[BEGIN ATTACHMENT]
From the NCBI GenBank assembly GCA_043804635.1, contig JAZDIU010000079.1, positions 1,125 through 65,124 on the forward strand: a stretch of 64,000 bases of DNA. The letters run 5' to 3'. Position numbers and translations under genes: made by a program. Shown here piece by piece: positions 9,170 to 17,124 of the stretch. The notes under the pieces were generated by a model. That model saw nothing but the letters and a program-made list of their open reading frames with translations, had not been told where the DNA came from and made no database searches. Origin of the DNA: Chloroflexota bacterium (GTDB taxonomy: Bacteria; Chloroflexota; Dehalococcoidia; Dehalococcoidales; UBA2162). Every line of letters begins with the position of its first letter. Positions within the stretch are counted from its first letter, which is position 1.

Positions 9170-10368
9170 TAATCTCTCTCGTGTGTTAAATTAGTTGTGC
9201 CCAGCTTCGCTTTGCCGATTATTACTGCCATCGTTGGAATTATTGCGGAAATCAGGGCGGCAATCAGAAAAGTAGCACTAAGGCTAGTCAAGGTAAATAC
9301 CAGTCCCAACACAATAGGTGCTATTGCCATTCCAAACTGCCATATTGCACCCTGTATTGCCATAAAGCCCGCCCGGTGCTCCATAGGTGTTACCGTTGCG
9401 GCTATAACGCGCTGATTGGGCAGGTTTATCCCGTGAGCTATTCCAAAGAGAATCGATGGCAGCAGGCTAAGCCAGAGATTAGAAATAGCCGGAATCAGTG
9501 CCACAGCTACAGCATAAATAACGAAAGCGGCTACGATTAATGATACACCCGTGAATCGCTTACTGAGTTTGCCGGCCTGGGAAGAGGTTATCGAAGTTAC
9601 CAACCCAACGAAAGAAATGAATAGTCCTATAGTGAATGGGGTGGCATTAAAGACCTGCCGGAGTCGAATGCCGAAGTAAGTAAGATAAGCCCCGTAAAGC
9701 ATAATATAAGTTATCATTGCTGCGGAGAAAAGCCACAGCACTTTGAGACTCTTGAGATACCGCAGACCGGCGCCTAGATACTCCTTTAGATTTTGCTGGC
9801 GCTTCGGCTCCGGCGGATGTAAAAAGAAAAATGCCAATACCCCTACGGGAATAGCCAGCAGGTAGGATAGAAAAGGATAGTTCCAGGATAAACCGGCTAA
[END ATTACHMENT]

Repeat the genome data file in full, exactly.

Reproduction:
From the NCBI GenBank assembly GCA_043804635.1, contig JAZDIU010000079.1, positions 1,125 through 65,124 on the forward strand: a stretch of 64,000 bases of DNA. The letters run 5' to 3'. Position numbers and translations under genes: made by a program. Shown here piece by piece: positions 9,170 to 17,124 of the stretch. The notes under the pieces were generated by a model. That model saw nothing but the letters and a program-made list of their open reading frames with translations, had not been told where the DNA came from and made no database searches. Origin of the DNA: Chloroflexota bacterium (GTDB taxonomy: Bacteria; Chloroflexota; Dehalococcoidia; Dehalococcoidales; UBA2162). Every line of letters begins with the position of its first letter. Positions within the stretch are counted from its first letter, which is position 1.

Positions 9170-10368
9170 TAATCTCTCTCGTGTGTTAAATTAGTTGTGC
9201 CCAGCTTCGCTTTGCCGATTATTACTGCCATCGTTGGAATTATTGCGGAAATCAGGGCGGCAATCAGAAAAGTAGCACTAAGGCTAGTCAAGGTAAATAC
9301 CAGTCCCAACACAATAGGTGCTATTGCCATTCCAAACTGCCATATTGCACCCTGTATTGCCATAAAGCCCGCCCGGTGCTCCATAGGTGTTACCGTTGCG
9401 GCTATAACGCGCTGATTGGGCAGGTTTATCCCGTGAGCTATTCCAAAGAGAATCGATGGCAGCAGGCTAAGCCAGAGATTAGAAATAGCCGGAATCAGTG
9501 CCACAGCTACAGCATAAATAACGAAAGCGGCTACGATTAATGATACACCCGTGAATCGCTTACTGAGTTTGCCGGCCTGGGAAGAGGTTATCGAAGTTAC
9601 CAACCCAACGAAAGAAATGAATAGTCCTATAGTGAATGGGGTGGCATTAAAGACCTGCCGGAGTCGAATGCCGAAGTAAGTAAGATAAGCCCCGTAAAGC
9701 ATAATATAAGTTATCATTGCTGCGGAGAAAAGCCACAGCACTTTGAGACTCTTGAGATACCGCAGACCGGCGCCTAGATACTCCTTTAGATTTTGCTGGC
9801 GCTTCGGCTCCGGCGGATGTAAAAAGAAAAATGCCAATACCCCTACGGGAATAGCCAGCAGGTAGGATAGAAAAGGATAGTTCCAGGATAAACCGGCTAA